Project number: QLK3-CT-2001-00277
EC contribution: 2.016,129 € (euro)
Duration: 36 months
Starting date: (01/01/2002)
Contract type: shared cost
Summary: For a novel strategy to combat bacterial multidrug resistance we have selected as targets the bacterial apoptotic systems (BASs) (Fig. 1). They have a stable toxin and an unstable anti-toxin as their key elements that may be chromosomally encoded or encoded by multidrug-resistance plasmids (Fig. 2). Apoptotic systems differ in bacteria and eukaryotes, thus BASs and their checkpoint elements are an attractive and a so-far unexplored family of targets for the development of antibiotics. The novelty of this approach lies in the development of assays to highlight the deregulation of the BASs, with a subsequent triggering of cell death. High-throughput screening (HTS) and detailed structure-function knowledge of the BASs will enable the design of synthetic modifications necessary to enhance the specificity of targeting.
Problem: The need to discover novel antibacterial compounds to combat new multi-drug resistant strains is urgent, because of the rapid rise in the number of pathogenic bacteria that have acquired resistance to all commonly used drugs. This problem requires immediate action along new paths. We therefore decided to exploit BASís as a new class of targets for the development of novel anti-microbial compounds and anti-infective interventions.
Aims: To engineer bacterial strains for in vivo screening and in vitro methods to identify novel compounds that may deregulate the BASs. To develop cellular assays to monitor the activity of the BASs and to render them suitable for HTS of chemical libraries and natural compounds collections. The checkpoint elements and the cellular targets of the toxins will be analysed by the use of genomics and proteomics. Biochemical and biophysical methodologies will be used to characterise the details of toxin-antitoxin protein complexes.
Expected results: The work will involve an integrated programme involving: i) the production of novel, robust, easy to run, and cheap in vivo assays to screen for the deregulation of the BASs; ii) the identification of bacterial growth inhibitors that cross the cell membrane(s); iii) the detailed structural mechanistic, analytical, and engineering studies on the relevant BASs system; iv) the development of biochemical and biophysical methodologies to providing data on the interactions of the system components, which will be used in the rational selection of compounds and tailored drug design, and v) the validation of the highlighted positive hits in vitro. The results will be combined to design engineered bacteria which will be used to identify lead compounds. Employment of biochemical and biophysical methodologies yielding data on the details of the interactions of the system components for possible use in rational selection of compounds and tailored drug design will be pursued.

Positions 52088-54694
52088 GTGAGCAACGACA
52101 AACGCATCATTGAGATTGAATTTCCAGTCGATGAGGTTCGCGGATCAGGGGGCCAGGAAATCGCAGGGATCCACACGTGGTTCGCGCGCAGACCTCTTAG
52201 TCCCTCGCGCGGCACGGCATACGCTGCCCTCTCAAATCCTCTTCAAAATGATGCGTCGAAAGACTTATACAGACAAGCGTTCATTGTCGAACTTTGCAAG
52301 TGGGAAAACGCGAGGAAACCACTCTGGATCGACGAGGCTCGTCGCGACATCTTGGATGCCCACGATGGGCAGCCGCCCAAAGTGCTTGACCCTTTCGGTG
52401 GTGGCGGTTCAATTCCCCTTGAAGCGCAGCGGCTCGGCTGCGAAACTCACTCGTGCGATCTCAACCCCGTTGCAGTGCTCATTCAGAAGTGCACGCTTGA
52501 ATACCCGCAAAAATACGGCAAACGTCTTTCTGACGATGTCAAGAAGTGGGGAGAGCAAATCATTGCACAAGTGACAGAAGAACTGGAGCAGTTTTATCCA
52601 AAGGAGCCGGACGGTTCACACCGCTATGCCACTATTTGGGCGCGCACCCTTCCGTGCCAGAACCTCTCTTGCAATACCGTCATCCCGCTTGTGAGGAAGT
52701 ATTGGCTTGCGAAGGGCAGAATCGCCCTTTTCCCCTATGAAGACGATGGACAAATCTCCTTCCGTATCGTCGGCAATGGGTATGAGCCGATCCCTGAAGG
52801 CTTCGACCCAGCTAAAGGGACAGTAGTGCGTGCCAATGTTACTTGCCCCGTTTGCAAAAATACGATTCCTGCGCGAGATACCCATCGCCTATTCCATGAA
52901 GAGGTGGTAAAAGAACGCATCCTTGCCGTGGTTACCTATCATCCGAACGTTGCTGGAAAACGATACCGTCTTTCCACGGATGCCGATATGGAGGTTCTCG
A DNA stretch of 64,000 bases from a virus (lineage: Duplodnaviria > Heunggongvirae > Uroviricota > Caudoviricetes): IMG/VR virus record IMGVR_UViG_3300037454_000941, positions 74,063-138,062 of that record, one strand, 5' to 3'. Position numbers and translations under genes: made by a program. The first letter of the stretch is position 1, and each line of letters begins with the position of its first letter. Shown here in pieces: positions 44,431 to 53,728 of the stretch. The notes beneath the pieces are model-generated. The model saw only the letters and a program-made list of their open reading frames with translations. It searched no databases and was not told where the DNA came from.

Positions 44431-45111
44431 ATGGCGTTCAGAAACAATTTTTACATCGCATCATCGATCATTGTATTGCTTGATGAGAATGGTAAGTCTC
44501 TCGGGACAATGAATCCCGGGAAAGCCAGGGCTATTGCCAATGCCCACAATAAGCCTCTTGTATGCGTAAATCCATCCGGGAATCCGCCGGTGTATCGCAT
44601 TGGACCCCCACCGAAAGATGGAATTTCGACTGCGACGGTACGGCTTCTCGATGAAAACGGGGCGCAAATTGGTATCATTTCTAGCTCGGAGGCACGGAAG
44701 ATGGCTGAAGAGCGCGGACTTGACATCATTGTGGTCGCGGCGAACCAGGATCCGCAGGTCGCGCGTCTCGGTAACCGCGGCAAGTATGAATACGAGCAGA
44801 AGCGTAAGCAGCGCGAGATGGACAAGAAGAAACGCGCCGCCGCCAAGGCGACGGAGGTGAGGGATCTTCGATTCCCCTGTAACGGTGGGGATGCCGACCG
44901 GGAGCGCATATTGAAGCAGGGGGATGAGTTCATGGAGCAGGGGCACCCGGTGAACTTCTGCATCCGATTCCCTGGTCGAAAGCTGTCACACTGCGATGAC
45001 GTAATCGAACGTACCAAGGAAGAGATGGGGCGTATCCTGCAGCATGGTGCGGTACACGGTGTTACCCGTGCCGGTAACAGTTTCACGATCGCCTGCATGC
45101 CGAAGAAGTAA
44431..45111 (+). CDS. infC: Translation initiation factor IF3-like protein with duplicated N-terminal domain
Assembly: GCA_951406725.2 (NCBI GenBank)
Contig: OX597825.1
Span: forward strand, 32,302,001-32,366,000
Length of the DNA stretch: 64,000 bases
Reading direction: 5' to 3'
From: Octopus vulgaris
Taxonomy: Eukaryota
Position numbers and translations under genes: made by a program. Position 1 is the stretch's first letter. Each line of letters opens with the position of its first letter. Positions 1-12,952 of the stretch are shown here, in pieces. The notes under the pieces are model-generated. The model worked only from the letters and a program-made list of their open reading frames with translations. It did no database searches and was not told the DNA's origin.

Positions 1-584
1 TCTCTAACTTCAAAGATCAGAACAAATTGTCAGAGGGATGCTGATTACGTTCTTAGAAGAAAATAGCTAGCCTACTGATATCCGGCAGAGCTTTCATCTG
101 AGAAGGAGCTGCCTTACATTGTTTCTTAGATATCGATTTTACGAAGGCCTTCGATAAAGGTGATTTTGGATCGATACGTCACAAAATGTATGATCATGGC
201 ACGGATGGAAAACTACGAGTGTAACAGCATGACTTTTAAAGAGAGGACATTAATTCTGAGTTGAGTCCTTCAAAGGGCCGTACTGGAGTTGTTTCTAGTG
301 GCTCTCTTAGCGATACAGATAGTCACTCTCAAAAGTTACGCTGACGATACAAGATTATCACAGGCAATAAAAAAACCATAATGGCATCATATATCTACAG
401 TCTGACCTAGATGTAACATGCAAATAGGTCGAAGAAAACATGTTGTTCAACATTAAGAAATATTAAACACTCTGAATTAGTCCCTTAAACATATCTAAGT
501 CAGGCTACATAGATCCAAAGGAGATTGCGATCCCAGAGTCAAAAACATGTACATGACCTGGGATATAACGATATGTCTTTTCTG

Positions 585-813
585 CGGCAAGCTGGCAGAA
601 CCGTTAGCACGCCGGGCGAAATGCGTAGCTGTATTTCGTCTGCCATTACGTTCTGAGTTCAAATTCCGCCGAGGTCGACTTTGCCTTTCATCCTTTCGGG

Potential applications: The identification of the BASís check point elements and the biochemical and biophysical analysis of the toxin/ target interactions, and understanding the functional mechanisms of BASs will allow to develop means to activate the toxins, leading to bacterial cell death. This, in turn, should lead to the identification of potential novel antimicrobial compounds that may constitute the next generation of antimicrobials. The scientific results will be implemented for the construction of engineered bacterial strains that will be used as starting points for industry to identify new natural compounds that blocks cell proliferation. The validated compounds will be used to build the desired compound that target BASs. The industrial participant has the expertise and commitment to develop new antimicrobials.
Fig. 1: A model of E. coli RelBE-mediated cell death. The antitoxin (RelB) neutralises the toxin (RelE) by forming a TA complex. The TA complex binds to the operator in the promoter region and represses transcription. A cellular protease degrades the antitoxin thereby leaving an activated toxin. The question mark indicates that it is not yet known if a free toxin or a TA with a different stoichiometry binds to the target.
Fig. 2: Genetic organisation of the chromosomal (A) and plasmid-based (B) TA loci. The upstream gene specify for an antitoxin (in purple) and the downstream for a toxin (in blue) and, in all cases, form an operon. The bent arrow denotes direction of transcription. Under condition of continuous expression both products are synthesised